What a year. Where to begin?

What a year. Where to begin? Like everyone, my life has been turned upside down by the Covid19 pandemic. At first it didn't bother me that much if I'm honest. As an introvert who worked from home a fair bit anyways, having to stay at home didn't seem so bad. The most disruptive thing was the closing of the labs, but even then I could at least bring a microscope home to get on with a backlog of prepared slides (guess what, I haven't looked at any). My husband and I decided to share childcare of our two daughters on a daily basis, with me looking after them in the morning, and him looking after them in the afternoon. Again, this worked ok at first. A morning playing with the kids, an afternoon on Zoom meetings and catching up with emails. This soon descended into chaos as the kids inevitably got utterly bored with being in the house, the older one wanting to binge watch Power Rangers (don't ask) and the younger being soley interested in pre-school bright colours repetitive ryhmes oh my god turn it off before my brain melts. 

I quickly got through the tasks that could easily be done from home, and my emails started to fill up with queries from students needing back in the labs, health and safety, and an almost comical number of emergency situations related to externally funded lab projects. The TerraSAgE project that I was so excited about at the beginning of the year is now almost a year behind schedule as we haven't been able to do any of the fieldwork we were supposed to do this summer, and it turns out hiring people during a pandemic is near impossible (but there is a positive, we did manage to hire someone for one of the posts, and they're even allowed to travel now so can actually start the job in October!). I'm desperate to catch up with my research, but all my energy has to go into getting the labs back online and preparing for teaching. Supporting students whose lives have been totally disrupted, deadlines extended due to Covid = compressed schedules to get work marked, moderated and through exam boards so that everyone could graduate in July.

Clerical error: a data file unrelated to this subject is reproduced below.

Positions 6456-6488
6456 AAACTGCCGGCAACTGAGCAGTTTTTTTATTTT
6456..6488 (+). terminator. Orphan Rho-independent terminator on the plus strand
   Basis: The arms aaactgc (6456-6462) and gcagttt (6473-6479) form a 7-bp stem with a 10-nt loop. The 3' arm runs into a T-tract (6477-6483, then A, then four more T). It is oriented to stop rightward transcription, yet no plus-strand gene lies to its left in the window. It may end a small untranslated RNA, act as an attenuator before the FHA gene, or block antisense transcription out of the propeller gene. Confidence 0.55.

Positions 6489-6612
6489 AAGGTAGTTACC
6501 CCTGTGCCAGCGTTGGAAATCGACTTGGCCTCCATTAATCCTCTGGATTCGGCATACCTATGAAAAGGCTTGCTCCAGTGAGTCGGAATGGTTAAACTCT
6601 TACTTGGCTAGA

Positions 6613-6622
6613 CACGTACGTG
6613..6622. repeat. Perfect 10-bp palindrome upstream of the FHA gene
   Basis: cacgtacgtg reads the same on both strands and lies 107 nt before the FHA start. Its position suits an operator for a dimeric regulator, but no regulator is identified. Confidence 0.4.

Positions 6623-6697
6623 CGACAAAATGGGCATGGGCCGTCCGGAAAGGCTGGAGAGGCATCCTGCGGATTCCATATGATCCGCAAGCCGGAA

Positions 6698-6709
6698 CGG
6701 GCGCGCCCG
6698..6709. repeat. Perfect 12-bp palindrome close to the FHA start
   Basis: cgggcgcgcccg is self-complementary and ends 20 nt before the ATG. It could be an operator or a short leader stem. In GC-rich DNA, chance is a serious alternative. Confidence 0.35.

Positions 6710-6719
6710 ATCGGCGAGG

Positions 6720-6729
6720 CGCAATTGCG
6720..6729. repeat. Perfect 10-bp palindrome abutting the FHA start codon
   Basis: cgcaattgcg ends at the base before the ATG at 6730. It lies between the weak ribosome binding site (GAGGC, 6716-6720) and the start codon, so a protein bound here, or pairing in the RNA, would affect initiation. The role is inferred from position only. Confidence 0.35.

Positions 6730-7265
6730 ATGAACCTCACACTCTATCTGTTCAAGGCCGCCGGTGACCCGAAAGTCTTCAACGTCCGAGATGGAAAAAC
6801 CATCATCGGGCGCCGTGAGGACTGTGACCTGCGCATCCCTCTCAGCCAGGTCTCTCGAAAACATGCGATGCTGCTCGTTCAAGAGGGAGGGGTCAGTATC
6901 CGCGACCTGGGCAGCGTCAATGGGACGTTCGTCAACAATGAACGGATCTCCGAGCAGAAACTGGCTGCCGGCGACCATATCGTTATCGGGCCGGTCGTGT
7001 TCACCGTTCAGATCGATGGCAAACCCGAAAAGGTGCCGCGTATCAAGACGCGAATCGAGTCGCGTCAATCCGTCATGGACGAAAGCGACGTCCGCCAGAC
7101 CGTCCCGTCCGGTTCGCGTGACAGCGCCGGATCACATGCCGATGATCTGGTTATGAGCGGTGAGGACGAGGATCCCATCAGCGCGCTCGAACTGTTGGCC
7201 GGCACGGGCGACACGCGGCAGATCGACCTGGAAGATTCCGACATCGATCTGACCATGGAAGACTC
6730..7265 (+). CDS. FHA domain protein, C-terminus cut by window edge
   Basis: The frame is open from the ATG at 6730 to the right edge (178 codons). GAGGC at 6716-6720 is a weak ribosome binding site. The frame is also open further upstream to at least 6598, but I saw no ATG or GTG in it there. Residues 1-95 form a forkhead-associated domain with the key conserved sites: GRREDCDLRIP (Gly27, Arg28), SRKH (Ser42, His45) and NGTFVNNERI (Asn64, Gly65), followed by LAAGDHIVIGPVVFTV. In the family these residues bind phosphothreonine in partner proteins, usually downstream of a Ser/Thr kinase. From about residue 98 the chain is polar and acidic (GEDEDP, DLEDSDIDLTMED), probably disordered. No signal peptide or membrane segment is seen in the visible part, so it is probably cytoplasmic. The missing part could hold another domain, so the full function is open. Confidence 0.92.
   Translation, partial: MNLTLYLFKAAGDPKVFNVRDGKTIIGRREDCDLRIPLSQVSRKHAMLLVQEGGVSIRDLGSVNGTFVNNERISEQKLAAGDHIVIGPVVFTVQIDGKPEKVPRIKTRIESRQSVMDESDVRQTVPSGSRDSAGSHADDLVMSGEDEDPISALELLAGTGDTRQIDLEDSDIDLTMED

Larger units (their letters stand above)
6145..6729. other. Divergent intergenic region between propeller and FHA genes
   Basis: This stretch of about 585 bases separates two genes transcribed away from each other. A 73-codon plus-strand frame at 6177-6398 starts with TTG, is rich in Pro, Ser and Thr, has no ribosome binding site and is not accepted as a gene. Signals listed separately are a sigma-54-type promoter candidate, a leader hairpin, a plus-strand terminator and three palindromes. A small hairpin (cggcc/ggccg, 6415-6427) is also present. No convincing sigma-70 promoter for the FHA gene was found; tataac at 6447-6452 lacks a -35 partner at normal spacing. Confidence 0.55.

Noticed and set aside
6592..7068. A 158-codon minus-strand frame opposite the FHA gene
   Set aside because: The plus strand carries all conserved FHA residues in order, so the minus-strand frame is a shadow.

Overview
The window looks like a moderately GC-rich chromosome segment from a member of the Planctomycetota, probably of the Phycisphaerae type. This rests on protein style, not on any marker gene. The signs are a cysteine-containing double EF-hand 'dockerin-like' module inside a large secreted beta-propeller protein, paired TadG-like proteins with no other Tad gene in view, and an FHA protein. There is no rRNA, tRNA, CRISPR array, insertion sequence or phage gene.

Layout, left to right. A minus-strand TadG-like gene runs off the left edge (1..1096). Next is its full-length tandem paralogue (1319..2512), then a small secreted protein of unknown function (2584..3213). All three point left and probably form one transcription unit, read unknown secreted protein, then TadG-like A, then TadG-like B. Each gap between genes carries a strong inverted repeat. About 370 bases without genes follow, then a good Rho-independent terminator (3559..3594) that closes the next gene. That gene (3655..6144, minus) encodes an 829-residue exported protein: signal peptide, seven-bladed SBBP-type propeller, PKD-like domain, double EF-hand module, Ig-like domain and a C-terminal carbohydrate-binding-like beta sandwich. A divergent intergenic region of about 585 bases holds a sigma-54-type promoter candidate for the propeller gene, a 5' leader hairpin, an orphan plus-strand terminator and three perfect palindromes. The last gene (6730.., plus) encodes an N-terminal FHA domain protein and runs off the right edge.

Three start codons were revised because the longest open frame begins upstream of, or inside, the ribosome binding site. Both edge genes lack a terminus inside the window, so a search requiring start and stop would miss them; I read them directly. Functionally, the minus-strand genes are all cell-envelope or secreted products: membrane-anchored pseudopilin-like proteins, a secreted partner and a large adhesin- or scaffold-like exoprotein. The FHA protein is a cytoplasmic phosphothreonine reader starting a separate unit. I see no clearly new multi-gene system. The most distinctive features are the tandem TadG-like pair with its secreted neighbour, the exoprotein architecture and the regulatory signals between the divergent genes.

And then of course there is the inevitable online teaching that needs to be prepared for October. I actually started preparing my teaching sometime in April, as I had a suspicion that things would not be returning to normal by the end of the year. I'm glad I did as I am still nowhere near having finished and the start of the semester is creeping ever closer. I've recorded around half of the lectures I need to record, along with adding captions to all the videos. You'd think in this day and age there would be an automated way of doing this, and you'd be right. Except auto-captioning hates my accent, and just doesn't understand technical vocabulary, so is a bit rubbish when you're teaching things like Quaternary climate and phytolith analysis. It takes at least an hour to edit captions for a 20 minute video, so you can imagine what a time suck it is when each module I teach has around 24 hours of lectures.

I've just accepted now that I am one of those people who doesn't reply to emails, I just cannot keep up. I try my best, but inevitably things get lost in the daily deluge. But I refuse to go back to my old life prior to having a family, where I would happily reply to emails at all hours and on weekends. Working from home for 6 months during Covid19 has made it even more clear that having a separation between work and life is really important.